He was himself present at a 1994 memorial gathering at Wave Hill (Kalkarindji) and Wattie Creek (Daguragu) when “Hoppy” was introduced to Gough Whitlam who, with tear-glistening eyes, listened to his story. Later in the same afternoon, his son and daughter-in-law took him to the settlement to see if perchance there might be someone who knew of him or his family, for he’d never been back since being “stolen” in 1930.

And the first person they approached told them yes. She knew his name, he had been her brother, killed in the terrible cyclone of 20 years earlier in Darwin. No, they told her: that’s him over there by the car. “Hoppy" eventually passed away in 2002. By this time Lynette, his daughter-in-law, had tracked down all the stolen objects of the Woolwonga to the Royal Anthropological Institute of Great Britain in London. 

The police constable William Willshire, a mass murderer of First Peoples across the NT, was eventually charged and sent to Adelaide for judgment. The Attorney-General and Premier of the Colony of South Australia John Downer (a grandfather to Alexander Downer) was responsible for William Willshire’s release. Of course. The "squeaky-clean" South Australians were by then running rampant across the north, dispersing First Peoples and taking up huge leases of land, such as that managed by Lindsay Crawford.

This is my introduction to a review of an extraordinary volume just recently published by Black Inc. and written by Australian commentator and literary figure David Marr. His writing clearly invites the reader to reflect on their own family stories. It answers the ignorance of former prime ministers Tony Abbott (criticising "lifestyle choices" for those on country in remote communities) and Scott Morrison (claiming there was no slavery in Australia).

And of that most dangerous and cunning political maverick, Peter Dutton, laying the blame for all the Frontier Wars and deaths across Queensland on the Native Police, neglecting to mention that they were set up and “controlled” by the colonists. They were the younger sons of the titled and landed gentry of England, backed by family connections in the colonial government departments in England and within the colonial structures in New South Wales,  Queensland and South Australia (which colony-then-state was in charge until 1911 of what we now call the Northern Territory).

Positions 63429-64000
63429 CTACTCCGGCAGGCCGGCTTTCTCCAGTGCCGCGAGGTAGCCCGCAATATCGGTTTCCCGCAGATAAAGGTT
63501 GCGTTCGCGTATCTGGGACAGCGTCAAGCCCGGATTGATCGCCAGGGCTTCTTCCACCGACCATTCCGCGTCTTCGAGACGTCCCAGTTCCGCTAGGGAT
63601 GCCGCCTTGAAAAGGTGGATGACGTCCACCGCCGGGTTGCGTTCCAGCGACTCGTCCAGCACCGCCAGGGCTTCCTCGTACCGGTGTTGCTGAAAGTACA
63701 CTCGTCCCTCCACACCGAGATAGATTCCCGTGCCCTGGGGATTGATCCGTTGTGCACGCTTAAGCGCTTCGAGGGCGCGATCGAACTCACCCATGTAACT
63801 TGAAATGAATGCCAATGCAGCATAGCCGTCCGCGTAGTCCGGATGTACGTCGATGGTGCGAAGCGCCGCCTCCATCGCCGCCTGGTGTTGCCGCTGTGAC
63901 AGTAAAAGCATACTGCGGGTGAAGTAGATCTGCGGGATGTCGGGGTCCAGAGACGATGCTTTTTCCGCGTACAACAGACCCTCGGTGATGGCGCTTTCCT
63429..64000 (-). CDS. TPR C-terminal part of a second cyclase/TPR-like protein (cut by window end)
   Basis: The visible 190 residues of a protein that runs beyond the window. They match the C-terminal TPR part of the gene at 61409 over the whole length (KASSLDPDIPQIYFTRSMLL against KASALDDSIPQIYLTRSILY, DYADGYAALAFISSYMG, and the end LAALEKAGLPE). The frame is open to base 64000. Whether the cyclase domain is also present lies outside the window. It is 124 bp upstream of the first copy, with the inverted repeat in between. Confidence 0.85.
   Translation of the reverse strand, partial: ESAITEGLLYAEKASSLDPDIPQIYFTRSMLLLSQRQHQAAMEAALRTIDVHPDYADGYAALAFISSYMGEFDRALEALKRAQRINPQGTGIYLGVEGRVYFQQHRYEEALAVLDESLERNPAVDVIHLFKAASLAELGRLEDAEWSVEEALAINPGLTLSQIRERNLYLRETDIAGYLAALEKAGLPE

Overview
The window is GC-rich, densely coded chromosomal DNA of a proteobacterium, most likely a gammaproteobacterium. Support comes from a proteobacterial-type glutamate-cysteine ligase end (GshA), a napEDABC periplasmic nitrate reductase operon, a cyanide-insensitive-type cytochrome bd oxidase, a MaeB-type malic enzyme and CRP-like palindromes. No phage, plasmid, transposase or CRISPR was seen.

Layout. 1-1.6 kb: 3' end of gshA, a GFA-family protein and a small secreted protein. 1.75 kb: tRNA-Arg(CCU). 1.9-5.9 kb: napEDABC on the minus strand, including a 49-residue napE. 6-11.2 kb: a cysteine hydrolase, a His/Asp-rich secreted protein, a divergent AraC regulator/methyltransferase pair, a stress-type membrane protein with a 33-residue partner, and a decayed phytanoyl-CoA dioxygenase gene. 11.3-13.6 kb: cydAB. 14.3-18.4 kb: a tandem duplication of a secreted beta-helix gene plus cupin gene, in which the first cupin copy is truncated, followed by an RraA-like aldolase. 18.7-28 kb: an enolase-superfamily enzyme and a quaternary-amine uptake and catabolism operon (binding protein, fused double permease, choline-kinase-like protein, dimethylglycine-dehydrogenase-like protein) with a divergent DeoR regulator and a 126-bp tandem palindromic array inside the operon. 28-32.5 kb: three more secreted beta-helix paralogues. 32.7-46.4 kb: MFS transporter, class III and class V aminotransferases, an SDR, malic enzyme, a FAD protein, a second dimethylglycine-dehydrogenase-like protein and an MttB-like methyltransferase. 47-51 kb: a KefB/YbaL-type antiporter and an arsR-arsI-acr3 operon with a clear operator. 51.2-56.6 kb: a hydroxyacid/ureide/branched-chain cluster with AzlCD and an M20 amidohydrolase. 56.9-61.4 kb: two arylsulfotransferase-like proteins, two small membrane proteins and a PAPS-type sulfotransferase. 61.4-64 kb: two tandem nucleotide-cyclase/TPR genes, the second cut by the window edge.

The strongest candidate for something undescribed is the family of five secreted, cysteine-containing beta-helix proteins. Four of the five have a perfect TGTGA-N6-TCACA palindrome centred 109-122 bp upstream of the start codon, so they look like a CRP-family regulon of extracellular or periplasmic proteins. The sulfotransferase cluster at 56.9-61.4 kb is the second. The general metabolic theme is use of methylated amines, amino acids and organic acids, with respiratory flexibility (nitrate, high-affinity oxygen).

The squattocracy, taking or being leased vast swathes of land having brought “capital” to invest in sheep and cattle then demanded “their" (stolen) land be “protected” or cleared of the First Peoples who for millennia had lived on that country. Dispersed, slaughtered, as if not human.

David Marr, and the many others to whom he pays tribute in the acknowledgements at the end of the book, has provided the reader with the chapter and verse to uncovering the players most intimately associated with the widespread years of terror permitted, along with some admitted though ineffectual hand-wringing of the authorities.

Though born on Cammeraygal land in Sydney, I grew up in Gamilaraay country in northern NSW and my third teaching appointment was at a school in the northern reaches of Gamilaraay lands. Each time I drove south I crossed the Myall Cree I knew that it was the place of an infamous massacre in June 1838. There were reminders all around us in that north-western part of NSW of death in the various place names but nothing quite so startling as that particular place.

I wonder where exactly it was, the killing place, I used to ponder. Just last year I visited one of my students from 1975 named Kelvin Brown, a descendant of a fortuitous survivor of that infamous massacre (working away on a nearby property stripping and collecting bark) of the Wirrayaraay Clan. 28 members had been slashed and trampled to death and then their bodies burnt.

Kelvin is on the Myall Creek Massacre Memorial Committee. We took a day out and he guided me through the beautiful memorial walk, not far north of Bingara, joined at the end by other travellers also walking the path to listen to his explanation of the events of 1838. It was moving for all of us

Now that Killing for Country: A Family Story has been published, I can't think of a better Christmas-stocking filler for any of us. It provides handy rebuttals to the racist commentariat among us and will otherwise convince those among the younger generations to vote "yes" for the next attempt at reconciliation and social justice for First Nations people in Australia.


'Killing for Country: A Family Story' by David Marr is available from Booktopia for $29.95 RRP.

This book was reviewed by an IA Book Club member. If you would like to receive free high-quality books and have your review published on IA, subscribe to Independent Australia for your complimentary IA Book Club membership.

Jim Kable is a retired teacher who taught in rural and metropolitan NSW, in Europe and later, long-term in Japan. He is also a member of the steering committee of political party The New Liberals.